Shildon 1 – 1 GuisboroughIt is a curiosity of modern Britain that however many shops are being boarded up or however light people’s pockets are in the financial crisis, two types of shop appear to be thriving – tanning studios and nail bars. Newton Aycliffe is home to Tanz in ere and as I drove through Shildon to take in yesterday’s FA Cup tie with Shildon, I was faced with Browned up. By the end of the ninety minutes, an apt description for Shildon manager Gary Forrest’s mood might have been browned off. Having failed to take their chances, Shildon were punished by a fighting Guisborough side who never gave in and were rewarded with an injury time goal to force a midweek replay.
I recently attended the Northern League Managers’ talk in at Bishop Auckland. Included on the panel was Gary Forrest and I have to say that I was impressed as he spoke eloquently and honestly about management and its’ challenges. Last season had been a disappointing one for Shildon, but he was at pains to point out that for two thirds of the season he was without a full strength squad due to injury. In the final ten games of last season, Shildon’s form was vastly improved and with summer signings added to boost an already good squad, Shildon have hit the ground running. They thumped Whitehaven 6-0, beat Dunston (away) 3-1 and followed this with a 2-0 win against Newcastle Benfield. Naturally, they will have been brimming with confidence going into this game.
Against Spennymoor on Wednesday, on several occasions Guisborough shot themselves in the foot. After ten minutes today the Priorymen once again gifted their opposition the initiative. A ball was played back to ‘keeper Ben Escritt, but the pass was underhit and left Escritt in no-man’s land. As the ball was taken around him, Escritt clipped the striker. There was no doubting the fact that it was a penalty. Collective Guisborough hearts were in mouths as the referee reached in his pocket. It could have been red. It was yellow. The referee’s rationale must have been that a covering defender may have got back with the striker taking the ball slightly wider. Escritt remained on the field, but could do nothing about Johnston’s well struck penalty. After a 6-0 drubbing against Spennymoor, to be a goal down in an important FA Cup tie was a true test of character and for fifteen minutes Guisborough had to pull together, batten down the hatches and weather a storm. At this point, Shildon’s Chris Hughes appeared to be everywhere on the pitch. He seemed to cover every blade of grass. He would skip past tackles, try his luck from distance, feed players into space and latch on to through balls himself. He must have touched the ball twice as much as any other player. For all this, Shildon could not score another goal. With half-time approaching, Johnston went though on goal. His goalbound shot was superbly deflected by Escritt, but the ball looped onwards. It was an agonising moment where I fully expected the ball to ripple against the back of the net and for the home side to celebrate. Miraculously, the ball bounced the other side of the upright. I hardly dared to think it, never mind articulate it, but I just started to sense that maybe this was our day.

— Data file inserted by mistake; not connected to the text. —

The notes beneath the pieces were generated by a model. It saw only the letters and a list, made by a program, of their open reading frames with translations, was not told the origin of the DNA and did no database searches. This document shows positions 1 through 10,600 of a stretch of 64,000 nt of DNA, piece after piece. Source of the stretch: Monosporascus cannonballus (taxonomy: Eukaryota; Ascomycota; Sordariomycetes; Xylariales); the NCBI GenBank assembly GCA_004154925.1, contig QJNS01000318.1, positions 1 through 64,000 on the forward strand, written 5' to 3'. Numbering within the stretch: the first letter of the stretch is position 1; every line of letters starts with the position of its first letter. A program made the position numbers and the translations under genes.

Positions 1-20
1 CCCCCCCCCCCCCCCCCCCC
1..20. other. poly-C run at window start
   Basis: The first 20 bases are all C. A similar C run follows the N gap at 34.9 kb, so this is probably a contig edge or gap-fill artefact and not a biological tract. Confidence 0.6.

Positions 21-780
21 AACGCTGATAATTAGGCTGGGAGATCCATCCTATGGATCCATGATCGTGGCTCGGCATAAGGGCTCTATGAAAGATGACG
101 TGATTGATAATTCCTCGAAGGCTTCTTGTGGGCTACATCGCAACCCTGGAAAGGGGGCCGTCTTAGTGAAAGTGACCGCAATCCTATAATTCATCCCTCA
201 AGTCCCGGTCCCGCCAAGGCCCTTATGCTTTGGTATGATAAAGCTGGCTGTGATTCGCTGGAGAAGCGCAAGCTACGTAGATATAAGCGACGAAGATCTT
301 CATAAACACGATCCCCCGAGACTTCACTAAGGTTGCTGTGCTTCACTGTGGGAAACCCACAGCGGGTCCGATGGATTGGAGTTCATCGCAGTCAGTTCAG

The visitors came back in to the game in the closing stages of the half and whilst clear chances on goal were few and far between, Guisborough enjoyed a spell of possession which gave their defence some much needed respite. As ever, the bullish Austin Johnson was at the forefront of whatever was done well. He harried, pressed, pushed forward and played men into space. He and opposition player Hughes were the eyecatching players and it felt that whichever man won the battle would win the war.
The Bengali poet Rabindranath Tragore once noted that age considers, youth ventures. Perhaps this was the gist of Chris Hardy’s teamtalk, along with the important instruction to keep the ball and value it when they had it and to pressure Shildon into giving it back when possession had been surrendered. Guisborough’s young side, with an average age of not much more than twenty, came more and more into the game and looked to have equalised with twenty minutes left when McPhillips rose to head goalwards. Home keeper Finch threw out a hand to pull off a miraculous one-handed save. This came in a spell of Guisborough dominance and had they scored, the visitors might have gone on to win. But minutes later, Adam Johnston appeared to have sealed the game for Shildon when he finally beat keeper Escritt in open play but saw his driven shot strike the base of the post before being cleared to safety. As Guisborough manager Chris Hardy noted afterwards, had Shildon taken their chances they could have won by a two or three goal margin. They didn’t. With their never-say-die attitude, Guisborough threw all but the kitchen sink forward. A ball was whipped in by Blackford from the right and as Austin Johnson leapt to head goalwards, a home defender only succeeded in diverting the ball past his own goalkeeper.
It is a long time since I have been so pleased with a draw. A midweek replay now beckons and despite Shildon vastly outnumbering Guisborough in terms of efforts on goal, even one or two home fans admired Guisborough’s fighting spirit. “I couldn’t begrudge you that goal” said one. “Your lads never gave in. There’s a lot to admire in that”.
I wasn’t about to disagree. Wednesday’s replay will be just as tough, but who knows what will happen? That is the beauty of the FA Cup. On this same day in 1768, Captain James Cook began his first voyage. Both sides will be hoping that their journey continues beyond Wednesday and that their respective ship does not suddenly and abruptly come in to land.